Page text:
The Photographs and Prints Collection contains photographic images and works on paper, chronicling the history and culture of African Americans.  The collection dates from the mid-1800s and is composed of fine art prints and reproduction posters, lithographs, engravings and drawings.  Images of slavery, the Civil War, the modern civil Rights Movement, African Americans in the performing and visual arts, organizations (fraternal, social and political), religion, military, urban street scenes, churches, housing and businesses are represented within the collection.  The collection also features the works of noted African-American photographers including James Van Der Zee, Gordon Parks, Joe Flowers and Jack Davis.

  • Art and Artifacts

MCLM’s Art and Artifacts Collection houses art and material culture artifacts.  The collection includes fine and applied art, with an emphasis on modern and contemporary works by African Americans and artist of the Africa Diaspora.  The collection is comprised of paintings, works on paper, sculpture, textiles and assemblage by renowned artists including Richard Mayhew, Betye Saar, Jacob Lawrence and Avery Clayton.  Material culture artifacts within the collection include a wide range of two and three-dimensional items such as dolls, stamps, commemorative coins and buttons, depicting civil rights themes, political campaigns, slogans, organizations and much more.  Collected artifacts span from the 19th century to the present.”

Having been located at 4130 Overland Avenue in Culver City, California, MCLM administration, scholars, collectors and other supporters are actively seeking to find a permanent home for this extensive collection.  In early 2019, the MCLM received an order at the Culver City Courthouse where they had been functioning for almost thirteen years.  The letter from the officials of Los Angeles County, under the direction of Supervisor Mark Ridley-Thomas, issued that the Black history library and museum must vacate the premises by the end of July 2019.  The reason for this, according to Lloyd Clayton, was that the courthouse has been slated to be used as a constituency center.  In the 2019 “The Mayme A. Clayton Library & Museum and Its 25,000 Artifacts of African-American History Face Eviction from Culver City” article, authored by Colin Newton for The Argonaut, Clayton relayed, “The county has stated they want to use the building for a constituency center,” with ‘constituency center’ apparently referring to a place for town halls and public meetings.  If that’s the case, then why do we need to move?  We offer all of that potential right here, at the Mayme Clayton.”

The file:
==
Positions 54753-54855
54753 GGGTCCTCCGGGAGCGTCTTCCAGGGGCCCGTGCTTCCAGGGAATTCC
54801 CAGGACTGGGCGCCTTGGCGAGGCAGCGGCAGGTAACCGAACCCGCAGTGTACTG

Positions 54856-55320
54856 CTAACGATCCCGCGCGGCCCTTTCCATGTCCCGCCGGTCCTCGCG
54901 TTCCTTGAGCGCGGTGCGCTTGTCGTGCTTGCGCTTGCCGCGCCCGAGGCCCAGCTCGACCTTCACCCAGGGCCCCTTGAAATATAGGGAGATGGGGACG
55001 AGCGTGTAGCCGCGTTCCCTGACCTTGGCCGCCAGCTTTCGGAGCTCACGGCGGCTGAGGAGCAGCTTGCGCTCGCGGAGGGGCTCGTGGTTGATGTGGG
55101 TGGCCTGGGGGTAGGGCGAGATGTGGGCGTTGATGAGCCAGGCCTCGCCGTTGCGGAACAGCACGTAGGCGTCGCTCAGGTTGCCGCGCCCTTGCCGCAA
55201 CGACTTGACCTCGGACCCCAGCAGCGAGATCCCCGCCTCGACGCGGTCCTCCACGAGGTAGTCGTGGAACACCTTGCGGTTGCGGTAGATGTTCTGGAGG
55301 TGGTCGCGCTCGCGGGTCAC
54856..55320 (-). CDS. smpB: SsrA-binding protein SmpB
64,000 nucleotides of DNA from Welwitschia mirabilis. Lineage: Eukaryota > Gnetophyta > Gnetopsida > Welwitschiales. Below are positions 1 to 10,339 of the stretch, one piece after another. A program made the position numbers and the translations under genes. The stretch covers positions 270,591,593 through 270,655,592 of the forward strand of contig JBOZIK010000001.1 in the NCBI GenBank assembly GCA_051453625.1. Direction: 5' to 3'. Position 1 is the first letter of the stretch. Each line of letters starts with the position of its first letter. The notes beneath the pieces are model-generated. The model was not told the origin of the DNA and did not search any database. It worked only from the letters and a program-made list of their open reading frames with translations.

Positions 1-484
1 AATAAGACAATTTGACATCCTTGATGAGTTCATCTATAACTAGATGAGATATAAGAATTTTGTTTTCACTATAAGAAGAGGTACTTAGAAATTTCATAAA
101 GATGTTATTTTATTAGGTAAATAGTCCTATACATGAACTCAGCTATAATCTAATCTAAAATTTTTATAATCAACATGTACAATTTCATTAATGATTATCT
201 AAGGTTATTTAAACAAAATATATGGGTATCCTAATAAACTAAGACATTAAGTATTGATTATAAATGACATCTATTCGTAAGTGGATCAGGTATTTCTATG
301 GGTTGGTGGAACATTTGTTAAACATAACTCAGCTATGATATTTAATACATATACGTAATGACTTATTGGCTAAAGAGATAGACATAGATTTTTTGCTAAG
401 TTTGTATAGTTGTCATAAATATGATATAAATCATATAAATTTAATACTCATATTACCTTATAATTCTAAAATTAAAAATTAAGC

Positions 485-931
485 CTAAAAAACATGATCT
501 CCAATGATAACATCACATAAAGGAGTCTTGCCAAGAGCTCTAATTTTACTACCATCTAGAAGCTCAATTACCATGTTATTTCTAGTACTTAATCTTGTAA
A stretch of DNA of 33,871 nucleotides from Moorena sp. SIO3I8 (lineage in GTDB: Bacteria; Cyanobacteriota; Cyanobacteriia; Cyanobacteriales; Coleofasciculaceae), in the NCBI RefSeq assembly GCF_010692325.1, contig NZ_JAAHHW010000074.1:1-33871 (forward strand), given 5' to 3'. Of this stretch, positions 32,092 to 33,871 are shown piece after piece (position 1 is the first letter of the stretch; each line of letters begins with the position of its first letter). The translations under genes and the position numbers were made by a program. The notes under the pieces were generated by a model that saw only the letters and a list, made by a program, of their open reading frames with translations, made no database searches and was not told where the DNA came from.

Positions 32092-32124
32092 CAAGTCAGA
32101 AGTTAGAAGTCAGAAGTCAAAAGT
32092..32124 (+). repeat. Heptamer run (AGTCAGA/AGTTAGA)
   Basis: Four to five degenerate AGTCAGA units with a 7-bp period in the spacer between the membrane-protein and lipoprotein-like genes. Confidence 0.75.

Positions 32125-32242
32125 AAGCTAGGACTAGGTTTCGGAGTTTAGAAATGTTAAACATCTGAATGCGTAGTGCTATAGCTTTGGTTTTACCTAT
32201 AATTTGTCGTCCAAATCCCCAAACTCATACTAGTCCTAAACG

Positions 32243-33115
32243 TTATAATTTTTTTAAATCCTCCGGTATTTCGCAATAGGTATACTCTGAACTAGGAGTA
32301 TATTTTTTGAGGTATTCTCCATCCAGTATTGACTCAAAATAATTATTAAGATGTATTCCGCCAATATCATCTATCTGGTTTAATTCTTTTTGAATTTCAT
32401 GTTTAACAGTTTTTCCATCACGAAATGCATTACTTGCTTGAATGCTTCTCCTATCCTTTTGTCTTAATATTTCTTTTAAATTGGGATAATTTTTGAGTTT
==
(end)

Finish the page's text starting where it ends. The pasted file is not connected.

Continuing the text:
Despite letters, petitions, telephone calls and other forms of communication, Ridley-Thomas and the county officials were practically noncommunicative, only stating that they are concerned that the MCLM be moved elsewhere, as they are focused with the present, not the past.

In The Argonaut article, Newton reported the shock of many, including of the mayor of Culver City, Meghan Sahli-Wells.  In it, she lamented, “It’s heartbreaking and confusing.  Who would evict a library and museum of this type of importance in the African-American experience?  I’m shocked … the Mayme Clayton is such an important part of our community.  I’m extremely upset and dismayed that the county has moved to evict them rather than work with them.”

It is with great and sincere hope that the Mayme A. Clayton Library & Museum will find a permanent home that best suits the items in this extensive collection; engages the public in learning about the diverse aspects of Black life and the countless accomplishments of persons of African descent in the United States; and honors the mission and vision of Dr. Mayme A. Clayton!